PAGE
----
Speech by Law Minister K Shanmugam at the 4th Annual Event of the Attorney-General's Chamber of Brunei Darussalam, Malaysia and Singapore
16 Apr 2009 Posted in Speeches
Your Excellencies, the Attorneys-General of Brunei Darussalam, Malaysia and Singapore,
Ladies and gentlemen,
- We welcome our friends, the Attorneys-General, and their officers from Brunei Darussalam and Malaysia. I am honoured to open this event, which represents the fourth meeting of the Attorney-General’s Chambers of Brunei Darussalam, Malaysia and Singapore since the annual event began in 2006.
Importance of Tri-AGC Annual Event
- We consider this event important because it is a gathering for all officers of the Attorney-General’s Chambers (AGC) from our three countries. Our histories are deeply intertwined. Before the Second World War, our legal officers were freely transferable between the nine Malay States as part of the Malayan Civil Service. Today, we have broadly similar legal systems and governments, and the Attorney-General (AG) serves the same crucial role as the government’s chief legal advisor and Public Prosecutor. We benefit greatly from gatherings such as this, to enable us to form a better understanding of each other’s laws and concerns.
Importance of role of AGC
Legal Advisor to the Government
- In his capacity as the legal advisor to the Government, the AG and his officers undertake the critical task of translating policies into law. Law and policy are completely interdependent. A policy which is implemented through legislation is only as good as the law which gives it meaning and effect.
- In drafting and amending our legislation, AGC officers are charged with the responsibility to ensure that our laws are consistent with the Constitution and do not violate fundamental legal principles. Their wealth of institutional knowledge and broad exposure to the policy changes across government agencies enable them to discharge their roles effectively and efficiently.
- When the intent or meaning of any legislation is called into question, AGC officers are also called upon to deliver clear and unbiased interpretations of the law.
- In our fast-changing world, Governments need to anticipate and keep pace with societal changes. We have to react accordingly and amend our legislation to maintain its relevance. To fulfil this role, AGC officers have to undertake to keep abreast of these changes.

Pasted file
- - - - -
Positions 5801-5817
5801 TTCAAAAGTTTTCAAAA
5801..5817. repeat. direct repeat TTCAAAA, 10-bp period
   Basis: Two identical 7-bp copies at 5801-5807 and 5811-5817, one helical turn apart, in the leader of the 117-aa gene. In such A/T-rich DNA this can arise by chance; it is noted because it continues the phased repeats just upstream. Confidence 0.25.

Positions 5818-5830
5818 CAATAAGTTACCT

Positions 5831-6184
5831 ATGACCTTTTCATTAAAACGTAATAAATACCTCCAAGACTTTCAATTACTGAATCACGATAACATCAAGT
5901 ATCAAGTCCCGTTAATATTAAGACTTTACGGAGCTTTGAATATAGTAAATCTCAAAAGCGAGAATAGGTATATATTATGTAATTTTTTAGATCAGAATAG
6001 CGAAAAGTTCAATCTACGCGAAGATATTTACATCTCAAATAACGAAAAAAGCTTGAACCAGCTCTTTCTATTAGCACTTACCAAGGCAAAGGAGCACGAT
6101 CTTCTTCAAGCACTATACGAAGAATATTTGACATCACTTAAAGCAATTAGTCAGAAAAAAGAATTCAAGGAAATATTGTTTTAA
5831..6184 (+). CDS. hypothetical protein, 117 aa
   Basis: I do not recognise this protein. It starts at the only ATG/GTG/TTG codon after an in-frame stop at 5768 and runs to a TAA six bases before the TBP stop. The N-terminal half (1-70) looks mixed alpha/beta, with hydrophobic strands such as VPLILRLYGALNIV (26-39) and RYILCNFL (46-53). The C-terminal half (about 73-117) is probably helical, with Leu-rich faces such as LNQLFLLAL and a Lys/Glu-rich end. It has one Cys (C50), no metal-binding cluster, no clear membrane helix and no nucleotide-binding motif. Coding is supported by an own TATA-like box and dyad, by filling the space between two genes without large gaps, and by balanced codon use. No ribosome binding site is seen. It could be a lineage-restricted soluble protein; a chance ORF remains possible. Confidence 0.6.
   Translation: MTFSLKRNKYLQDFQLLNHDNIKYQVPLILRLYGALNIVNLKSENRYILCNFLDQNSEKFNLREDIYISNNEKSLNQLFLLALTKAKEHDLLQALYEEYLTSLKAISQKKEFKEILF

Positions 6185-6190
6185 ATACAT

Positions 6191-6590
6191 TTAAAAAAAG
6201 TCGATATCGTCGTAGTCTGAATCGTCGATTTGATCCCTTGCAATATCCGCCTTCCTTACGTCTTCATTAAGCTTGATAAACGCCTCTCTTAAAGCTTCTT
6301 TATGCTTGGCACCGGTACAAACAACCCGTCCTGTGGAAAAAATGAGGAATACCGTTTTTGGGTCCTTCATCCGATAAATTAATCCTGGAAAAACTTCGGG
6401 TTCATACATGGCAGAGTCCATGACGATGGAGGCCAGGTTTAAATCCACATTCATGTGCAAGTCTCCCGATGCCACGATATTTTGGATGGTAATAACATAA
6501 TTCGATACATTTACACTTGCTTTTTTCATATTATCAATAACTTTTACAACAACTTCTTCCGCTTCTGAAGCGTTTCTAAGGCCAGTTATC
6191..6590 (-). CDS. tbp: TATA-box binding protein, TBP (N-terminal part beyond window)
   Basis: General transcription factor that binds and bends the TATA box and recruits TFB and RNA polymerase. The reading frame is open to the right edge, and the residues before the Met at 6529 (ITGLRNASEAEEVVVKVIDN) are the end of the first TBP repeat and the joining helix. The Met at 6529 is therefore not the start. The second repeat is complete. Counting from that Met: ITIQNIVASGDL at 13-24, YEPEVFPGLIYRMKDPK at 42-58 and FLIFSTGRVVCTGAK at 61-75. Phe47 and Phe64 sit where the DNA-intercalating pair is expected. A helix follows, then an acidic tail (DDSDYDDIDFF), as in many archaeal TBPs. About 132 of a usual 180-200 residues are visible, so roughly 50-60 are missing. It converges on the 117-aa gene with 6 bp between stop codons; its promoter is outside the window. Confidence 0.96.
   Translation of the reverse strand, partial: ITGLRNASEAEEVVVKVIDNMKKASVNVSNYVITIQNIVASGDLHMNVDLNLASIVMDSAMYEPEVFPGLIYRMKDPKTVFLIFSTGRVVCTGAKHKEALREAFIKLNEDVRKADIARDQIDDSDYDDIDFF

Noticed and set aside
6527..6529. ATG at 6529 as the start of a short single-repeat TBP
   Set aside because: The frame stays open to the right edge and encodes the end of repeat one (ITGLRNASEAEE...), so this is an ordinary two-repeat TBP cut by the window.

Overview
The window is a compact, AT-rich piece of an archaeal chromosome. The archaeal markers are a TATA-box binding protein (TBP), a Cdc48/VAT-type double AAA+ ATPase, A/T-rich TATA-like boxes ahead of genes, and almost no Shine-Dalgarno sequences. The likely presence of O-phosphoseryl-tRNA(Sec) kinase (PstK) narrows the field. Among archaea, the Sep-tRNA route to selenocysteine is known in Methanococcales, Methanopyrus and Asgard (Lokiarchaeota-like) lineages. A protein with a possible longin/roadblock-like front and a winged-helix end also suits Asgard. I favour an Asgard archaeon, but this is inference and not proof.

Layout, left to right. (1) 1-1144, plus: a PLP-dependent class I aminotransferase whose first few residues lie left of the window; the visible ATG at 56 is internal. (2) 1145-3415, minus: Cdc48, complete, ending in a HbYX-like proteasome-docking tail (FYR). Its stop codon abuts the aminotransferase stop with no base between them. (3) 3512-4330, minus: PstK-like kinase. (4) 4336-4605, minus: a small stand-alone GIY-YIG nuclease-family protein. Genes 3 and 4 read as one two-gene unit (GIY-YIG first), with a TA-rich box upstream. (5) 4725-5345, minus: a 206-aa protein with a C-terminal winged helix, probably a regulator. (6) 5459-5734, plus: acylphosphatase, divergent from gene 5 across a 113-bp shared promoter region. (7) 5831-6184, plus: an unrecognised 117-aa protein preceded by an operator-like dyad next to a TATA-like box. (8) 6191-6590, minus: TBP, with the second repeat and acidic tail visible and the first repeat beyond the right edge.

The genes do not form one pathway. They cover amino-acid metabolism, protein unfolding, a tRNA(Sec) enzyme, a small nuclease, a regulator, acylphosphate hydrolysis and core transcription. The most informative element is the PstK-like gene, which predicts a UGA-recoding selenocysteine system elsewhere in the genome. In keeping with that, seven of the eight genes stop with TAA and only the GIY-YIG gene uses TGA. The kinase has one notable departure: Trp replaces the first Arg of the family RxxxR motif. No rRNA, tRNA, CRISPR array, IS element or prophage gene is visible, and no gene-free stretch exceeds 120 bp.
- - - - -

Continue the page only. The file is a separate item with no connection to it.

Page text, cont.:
- In the legal traditions of our three countries, the AG is also the Public Prosecutor. In this role, he safeguards public interest.
- Public prosecutors cannot escape the changes in the fast-paced world we live in now either. As technology advances, the methodologies of criminals are constantly evolving. Public prosecutors must keep at least one step ahead of the criminals to maintain their effectiveness in discharging their duties
Guardian of the Rule of Law
- With his dual roles as the government’s legal advisor and Public Prosecutor, the AG serves as a unique custodian of the rule of law, ensuring that our laws are constitutionally valid when enacted, transparent in application, and fair in enforcement. The rule of law underpins political and social stability, enabling us to sustain the public confidence of the local and international community. This, in turn, is fundamental to economic growth and allows society to flourish when the rule of law is sacrosanct.
Scope for cooperation amongst the three AGCs
Greater need for cooperation in complex times
- In the recent past, we have all experienced the onset and subsequent effects of globalisation. In the commercial world, we now see an ever-increasing volume of cross-border transactions and growing complexity of business deals.
- Each country has to ensure that its legal services sector is able to support the continued growth of key sectors of its economy, in particular, the global nature of the banking and financial industry. This we can do better, if we do together. There are natural synergies among the three countries. What is needed is a common baseline of laws that will protect the integrity of financial institutions and agreements. Equally important is to have a cadre of knowledgeable and competent legal practitioners who possess an international outlook and the ability to work across different jurisdictions.
A closer legal profession